What, Where, Whose is Cyberspace?

I know I promised to keep notices like this to a minimum, but… an important caveat: The title for this essay was dictated by an assignment for my course at UT Austin. Everything that follows is my own doing.

I think it may be best to address these three questions about cyberspace in turn, beginning with “what?” I alluded to this issue at the end of my last post: in literal terms, cyberspace exists only as a concept or a metaphor, as a way to describe the communications between networked computers. Speaking about computer and internet technology in metaphors is quite appealing because it can be very hard to discuss it otherwise. Just think of this blog entry; it is simultaneously electrical charges on a WordPress server somewhere, electrical charges in telecommunications networks, and electrical charges in your computer. But clearly that’s not all, as those charges are interpreted as/exist as binary data (1’s and 0’s), and then eventually as some kind of commonly used coding language (HTML, I believe), which is finally interpreted again and comes to exist as the arrangement of pixels that you see on your screen, which your trained eye can interpret as text.

This truly is a lot to handle all at once, but it seems that to describe how the internet really works without mentioning each of these things (and more) would be to leave something out. By contrast, I think “that’s a puddle of water, it rained this morning” would be a fairly adequate answer to the question “what’s that on the ground, how did it get there?” That’s a pretty straightforward, literal statement explaining the presence of some water. If someone looks over your shoulder right now and asks “what’s that on your screen, how did it get there?” it can be harder to know how to respond.

The cyberspace metaphor makes this sort of situation easier. It allows one to cut away many aspects of online experience which tend to be less important. Under the cyberspace metaphor you are no longer obligated to mention, for one, that the image on your screen is derived from binary code. Instead, you can say that someone “posted” this “entry” “on” a “web” “page” without worrying whether anything was “posted” or “entered,” if there really are a “web” and a “page” to be found, or if anything can be “on” them, in the traditional senses of these words. Conceiving of computer networks and the internet as users dealing with content in space (cyberspace) is easier to grasp than a literal explanation, and this conception holds a lot of commonly used language together.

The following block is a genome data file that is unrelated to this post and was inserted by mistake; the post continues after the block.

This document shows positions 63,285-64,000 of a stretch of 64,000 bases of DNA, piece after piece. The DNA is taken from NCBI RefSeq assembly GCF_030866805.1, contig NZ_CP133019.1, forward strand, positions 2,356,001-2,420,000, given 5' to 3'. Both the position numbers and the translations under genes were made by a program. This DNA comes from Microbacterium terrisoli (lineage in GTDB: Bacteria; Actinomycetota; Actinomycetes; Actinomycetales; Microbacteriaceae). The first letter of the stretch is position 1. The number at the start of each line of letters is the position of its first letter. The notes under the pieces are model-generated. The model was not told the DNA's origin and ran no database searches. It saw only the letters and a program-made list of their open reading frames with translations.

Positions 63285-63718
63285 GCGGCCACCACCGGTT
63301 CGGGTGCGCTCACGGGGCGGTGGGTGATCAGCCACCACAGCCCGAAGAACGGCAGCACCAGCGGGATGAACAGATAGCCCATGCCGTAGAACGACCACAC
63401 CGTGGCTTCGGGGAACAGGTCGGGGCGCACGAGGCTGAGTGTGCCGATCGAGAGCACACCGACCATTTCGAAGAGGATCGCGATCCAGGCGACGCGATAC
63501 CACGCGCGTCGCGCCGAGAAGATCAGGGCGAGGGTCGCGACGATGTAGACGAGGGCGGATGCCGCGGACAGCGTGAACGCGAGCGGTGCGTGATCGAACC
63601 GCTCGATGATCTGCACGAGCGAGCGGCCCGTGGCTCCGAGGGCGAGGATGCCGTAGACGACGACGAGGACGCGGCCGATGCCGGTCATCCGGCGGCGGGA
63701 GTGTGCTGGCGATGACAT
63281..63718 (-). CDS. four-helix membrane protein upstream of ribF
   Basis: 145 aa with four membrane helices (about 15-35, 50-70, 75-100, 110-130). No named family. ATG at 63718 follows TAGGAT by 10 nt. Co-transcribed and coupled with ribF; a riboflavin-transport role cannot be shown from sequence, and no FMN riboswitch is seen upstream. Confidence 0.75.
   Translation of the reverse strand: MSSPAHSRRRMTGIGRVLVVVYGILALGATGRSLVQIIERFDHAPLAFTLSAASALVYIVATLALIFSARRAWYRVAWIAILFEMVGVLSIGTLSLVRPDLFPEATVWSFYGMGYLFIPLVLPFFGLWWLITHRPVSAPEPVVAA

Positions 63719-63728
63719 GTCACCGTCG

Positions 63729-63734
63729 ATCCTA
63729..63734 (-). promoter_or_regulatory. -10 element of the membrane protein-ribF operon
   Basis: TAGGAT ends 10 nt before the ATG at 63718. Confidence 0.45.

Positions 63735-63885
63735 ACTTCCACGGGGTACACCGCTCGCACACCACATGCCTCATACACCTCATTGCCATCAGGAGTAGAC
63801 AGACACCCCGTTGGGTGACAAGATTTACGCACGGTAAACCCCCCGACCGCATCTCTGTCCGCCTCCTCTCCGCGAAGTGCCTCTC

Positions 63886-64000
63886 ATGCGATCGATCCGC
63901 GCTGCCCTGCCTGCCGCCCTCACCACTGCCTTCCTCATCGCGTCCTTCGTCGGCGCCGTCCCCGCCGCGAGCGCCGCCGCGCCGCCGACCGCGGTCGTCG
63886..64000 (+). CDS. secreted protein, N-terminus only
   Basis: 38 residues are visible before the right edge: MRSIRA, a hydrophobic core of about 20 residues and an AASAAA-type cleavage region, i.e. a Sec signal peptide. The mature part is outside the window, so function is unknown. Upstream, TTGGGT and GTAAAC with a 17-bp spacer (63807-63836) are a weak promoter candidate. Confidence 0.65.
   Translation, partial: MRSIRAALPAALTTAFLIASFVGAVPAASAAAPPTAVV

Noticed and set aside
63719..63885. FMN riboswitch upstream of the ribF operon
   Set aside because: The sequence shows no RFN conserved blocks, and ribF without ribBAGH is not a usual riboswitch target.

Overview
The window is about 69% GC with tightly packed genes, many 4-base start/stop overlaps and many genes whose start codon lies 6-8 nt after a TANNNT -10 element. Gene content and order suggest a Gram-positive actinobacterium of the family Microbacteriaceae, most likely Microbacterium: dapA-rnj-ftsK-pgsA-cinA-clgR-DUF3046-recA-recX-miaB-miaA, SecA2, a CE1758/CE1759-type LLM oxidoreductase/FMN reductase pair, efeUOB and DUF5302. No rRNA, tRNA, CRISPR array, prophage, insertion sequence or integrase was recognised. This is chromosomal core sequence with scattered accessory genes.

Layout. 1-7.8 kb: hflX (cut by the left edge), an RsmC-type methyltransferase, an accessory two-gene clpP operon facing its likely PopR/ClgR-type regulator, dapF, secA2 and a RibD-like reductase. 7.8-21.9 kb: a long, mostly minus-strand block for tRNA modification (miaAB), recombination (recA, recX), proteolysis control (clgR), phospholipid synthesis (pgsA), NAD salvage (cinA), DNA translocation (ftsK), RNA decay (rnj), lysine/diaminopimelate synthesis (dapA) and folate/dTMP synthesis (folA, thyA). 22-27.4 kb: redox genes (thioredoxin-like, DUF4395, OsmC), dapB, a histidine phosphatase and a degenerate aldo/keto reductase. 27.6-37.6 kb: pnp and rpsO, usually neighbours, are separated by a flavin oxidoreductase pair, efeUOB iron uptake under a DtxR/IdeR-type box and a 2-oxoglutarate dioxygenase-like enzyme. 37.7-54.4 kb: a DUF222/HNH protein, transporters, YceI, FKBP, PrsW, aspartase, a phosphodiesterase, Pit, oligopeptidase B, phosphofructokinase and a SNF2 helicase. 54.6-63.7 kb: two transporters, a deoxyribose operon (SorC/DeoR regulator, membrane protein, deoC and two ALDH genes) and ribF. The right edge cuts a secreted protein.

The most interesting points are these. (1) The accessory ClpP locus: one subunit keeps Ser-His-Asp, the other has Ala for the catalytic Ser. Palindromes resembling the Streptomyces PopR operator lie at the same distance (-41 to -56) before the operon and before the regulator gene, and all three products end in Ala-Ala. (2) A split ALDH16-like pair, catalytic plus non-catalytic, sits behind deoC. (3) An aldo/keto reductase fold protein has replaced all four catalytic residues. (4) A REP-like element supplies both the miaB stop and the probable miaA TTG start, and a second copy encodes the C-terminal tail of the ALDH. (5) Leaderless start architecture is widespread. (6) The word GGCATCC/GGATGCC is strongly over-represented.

If one truly embraces the cyberspace metaphor, the results can be quite fantastic… and I mean that literally. Descriptions of computer and internet technology can start to sound like supernatural fantasy. In cyberspace I can see all the way to a friend’s apartment in Egypt from my desk here in Austin, Texas. I can simultaneously attend an art exhibition, participate in a political protest, and lose money in an intensely competitive poker game. If I had more time and inspiration, I could use this very corner of cyberspace to become the author of a published novel. If I had the requisite skill, I could commit an act of terrorism by damaging property belonging to an evil corporation or government agency. I can, like a god, a wizard, or a shaman wrest truth from the void or create something from nothing. Control over time and space is at my fingertips, and it is up to me to use it. Cyberspace can seem magical when understood this way.

However, if one steps away from the cyberspace metaphor, many of these things fall apart: I wasn’t really in Egypt, I was just on Skype looking at video from a webcam. Then again, some things stand up a bit better: I was fighting for the 99% on Twitter, so I was only protesting in a limited way, but then again maybe my words or the mere addition of my online presence to a larger event taking place offline and online did have some impact. Other things stand up almost completely: I really did lose money playing poker (well, hypothetical money anyway). There are also some murkier areas: did I really create something from nothing, or did I just manipulate a few pre-existing pieces of computer technology?